Posts
    215
    Thanks (Given)
    252
    Thanks (Received)
    225
    Likes (Given)
    1168
    Likes (Received)
    946

    Default Re: Lifeboat Efficiency Certificate

    I took my lifeboat ticket in Auckland in 1970. The second mate had taken a few of us without tickets and went through the course on the outward trip.There was a couple of greasers the galley boy and my self, a lowly J.O.S . I hadn't been to a sea training school so hadn't done the course.
    My book was stamped in Auckland and I got it counter stamped up again at my local pool when I got home.
    This was on the Canopic and I think it was very good of the 2nd mate to give up his spare time for us.
    Regards Michael

  12. Thanks Des Taff Jenkins thanked for this post
  13. #19
    Join Date
    Apr 2012
    Posts
    2,128
    Thanks (Given)
    8436
    Thanks (Received)
    5386
    Likes (Given)
    28206
    Likes (Received)
    32061

    Default Re: Lifeboat Efficiency Certificate

    Quote Originally Posted by j.sabourn View Post
    Launching and recovery was and is the most dangerous part in any small boatwork. Today due to the design of ships and their launching and recovery methods the best I ever sailed on were the Sandhaven , the Johnshaven and the Burnhaven. The ships themselves had thrusters both ends and I used to spin the ship from a standing position of 360 degrees and flatten the sea . The boat then freefell with the Crew in it and automatically released from the single fall on touching the sea and away she went from a mill pond into rough water JS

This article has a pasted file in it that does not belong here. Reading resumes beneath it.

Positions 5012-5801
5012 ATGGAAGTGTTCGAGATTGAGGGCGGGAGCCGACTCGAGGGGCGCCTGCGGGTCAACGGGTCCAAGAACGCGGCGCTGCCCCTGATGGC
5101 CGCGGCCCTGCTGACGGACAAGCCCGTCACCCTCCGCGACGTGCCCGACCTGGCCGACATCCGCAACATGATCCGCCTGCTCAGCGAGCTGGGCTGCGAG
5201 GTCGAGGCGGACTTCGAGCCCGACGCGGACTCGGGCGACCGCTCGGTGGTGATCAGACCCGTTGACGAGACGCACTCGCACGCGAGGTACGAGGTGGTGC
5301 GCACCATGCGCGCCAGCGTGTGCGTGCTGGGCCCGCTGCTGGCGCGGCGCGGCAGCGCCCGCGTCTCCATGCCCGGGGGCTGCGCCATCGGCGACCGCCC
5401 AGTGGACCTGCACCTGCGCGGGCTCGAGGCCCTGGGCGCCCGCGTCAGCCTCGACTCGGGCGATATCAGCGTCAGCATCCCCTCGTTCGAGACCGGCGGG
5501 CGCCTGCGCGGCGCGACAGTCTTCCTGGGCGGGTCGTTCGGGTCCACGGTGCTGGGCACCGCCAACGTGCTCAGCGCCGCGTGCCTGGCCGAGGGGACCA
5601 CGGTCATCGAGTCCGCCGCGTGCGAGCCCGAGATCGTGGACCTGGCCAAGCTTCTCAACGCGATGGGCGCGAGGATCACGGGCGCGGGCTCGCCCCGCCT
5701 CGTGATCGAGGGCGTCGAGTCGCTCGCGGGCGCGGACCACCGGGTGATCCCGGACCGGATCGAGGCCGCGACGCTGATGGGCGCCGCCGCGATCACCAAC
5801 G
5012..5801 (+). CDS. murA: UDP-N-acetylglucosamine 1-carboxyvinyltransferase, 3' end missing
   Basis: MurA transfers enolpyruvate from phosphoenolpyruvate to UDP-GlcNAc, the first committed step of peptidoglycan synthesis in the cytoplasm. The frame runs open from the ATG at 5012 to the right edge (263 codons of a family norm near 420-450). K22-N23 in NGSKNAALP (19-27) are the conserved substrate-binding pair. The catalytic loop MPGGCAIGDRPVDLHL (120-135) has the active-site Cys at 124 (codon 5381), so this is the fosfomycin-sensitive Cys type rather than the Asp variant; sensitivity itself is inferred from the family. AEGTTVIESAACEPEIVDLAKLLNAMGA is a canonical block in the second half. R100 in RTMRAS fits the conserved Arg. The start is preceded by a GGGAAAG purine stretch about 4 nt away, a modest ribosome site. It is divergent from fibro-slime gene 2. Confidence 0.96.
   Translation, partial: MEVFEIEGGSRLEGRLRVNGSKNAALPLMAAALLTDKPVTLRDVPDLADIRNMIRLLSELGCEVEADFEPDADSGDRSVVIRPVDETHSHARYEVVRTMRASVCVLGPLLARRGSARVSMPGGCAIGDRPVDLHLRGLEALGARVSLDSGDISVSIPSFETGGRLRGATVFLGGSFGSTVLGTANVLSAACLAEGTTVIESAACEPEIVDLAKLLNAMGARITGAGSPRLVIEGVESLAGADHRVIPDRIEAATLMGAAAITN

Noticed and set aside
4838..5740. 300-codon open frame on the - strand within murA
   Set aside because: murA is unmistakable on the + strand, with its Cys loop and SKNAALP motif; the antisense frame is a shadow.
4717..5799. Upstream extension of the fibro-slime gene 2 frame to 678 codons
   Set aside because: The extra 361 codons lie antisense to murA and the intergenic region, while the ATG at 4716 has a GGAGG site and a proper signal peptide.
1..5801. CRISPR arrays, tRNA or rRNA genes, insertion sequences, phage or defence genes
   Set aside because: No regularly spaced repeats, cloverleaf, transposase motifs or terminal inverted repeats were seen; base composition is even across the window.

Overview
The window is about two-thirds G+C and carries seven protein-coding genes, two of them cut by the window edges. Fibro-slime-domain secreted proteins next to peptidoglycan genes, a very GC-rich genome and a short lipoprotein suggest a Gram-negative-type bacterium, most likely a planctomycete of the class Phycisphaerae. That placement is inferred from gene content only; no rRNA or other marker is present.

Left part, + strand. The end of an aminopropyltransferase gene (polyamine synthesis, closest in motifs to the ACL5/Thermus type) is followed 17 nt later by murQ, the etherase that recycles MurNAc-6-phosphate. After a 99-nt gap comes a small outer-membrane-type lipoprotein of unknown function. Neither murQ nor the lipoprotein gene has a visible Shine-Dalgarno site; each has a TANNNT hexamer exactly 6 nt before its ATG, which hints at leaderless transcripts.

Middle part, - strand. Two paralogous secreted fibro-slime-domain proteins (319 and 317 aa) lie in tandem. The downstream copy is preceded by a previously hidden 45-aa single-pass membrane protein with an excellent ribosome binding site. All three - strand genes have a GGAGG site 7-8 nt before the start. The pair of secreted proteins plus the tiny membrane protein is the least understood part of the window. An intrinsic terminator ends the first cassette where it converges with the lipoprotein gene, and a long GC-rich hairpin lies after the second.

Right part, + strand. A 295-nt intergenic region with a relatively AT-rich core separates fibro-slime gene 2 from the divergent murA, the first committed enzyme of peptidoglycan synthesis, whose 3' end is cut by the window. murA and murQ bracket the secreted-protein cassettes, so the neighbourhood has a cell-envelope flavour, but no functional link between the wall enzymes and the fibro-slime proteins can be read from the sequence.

Brilliant new innovations john .....small boat handling a great skill to have cappy R683532

  14. #20
    Join Date
    Aug 2008
    Location
    isle of wight
    Posts
    6,701
    Thanks (Given)
    2291
    Thanks (Received)
    5238
    Likes (Given)
    15143
    Likes (Received)
    24216

    Default Re: Lifeboat Efficiency Certificate

    How the method of lifeboat launching changed over the years, my last trip on the Stirling Castle, March 59, and the first lifeboat drill after leaving cape town, the life boat method was for the boats to slide down a track, and that would then leave the lifeboat outboard ready to lower away, probably a name for that type, which escapes me. However, i had to release the gripe wire on the outboard side , and had my hand in the track, when the pratt on the winch let the lifeboat down the track before all was ready, and took my right forefinger with it, spoilt my nose picking for many years !!!. The return part of the voyage was spent in the ships hospital.
    R689823

  15. Thanks cappy, Des Taff Jenkins thanked for this post
Page 2 of 6 FirstFirst 1 2 3 4 ... LastLast

Tags for this Thread

Posting Permissions

  • You may not post new threads
  • You may not post replies
  • You may not post attachments
  • You may not edit your posts
  •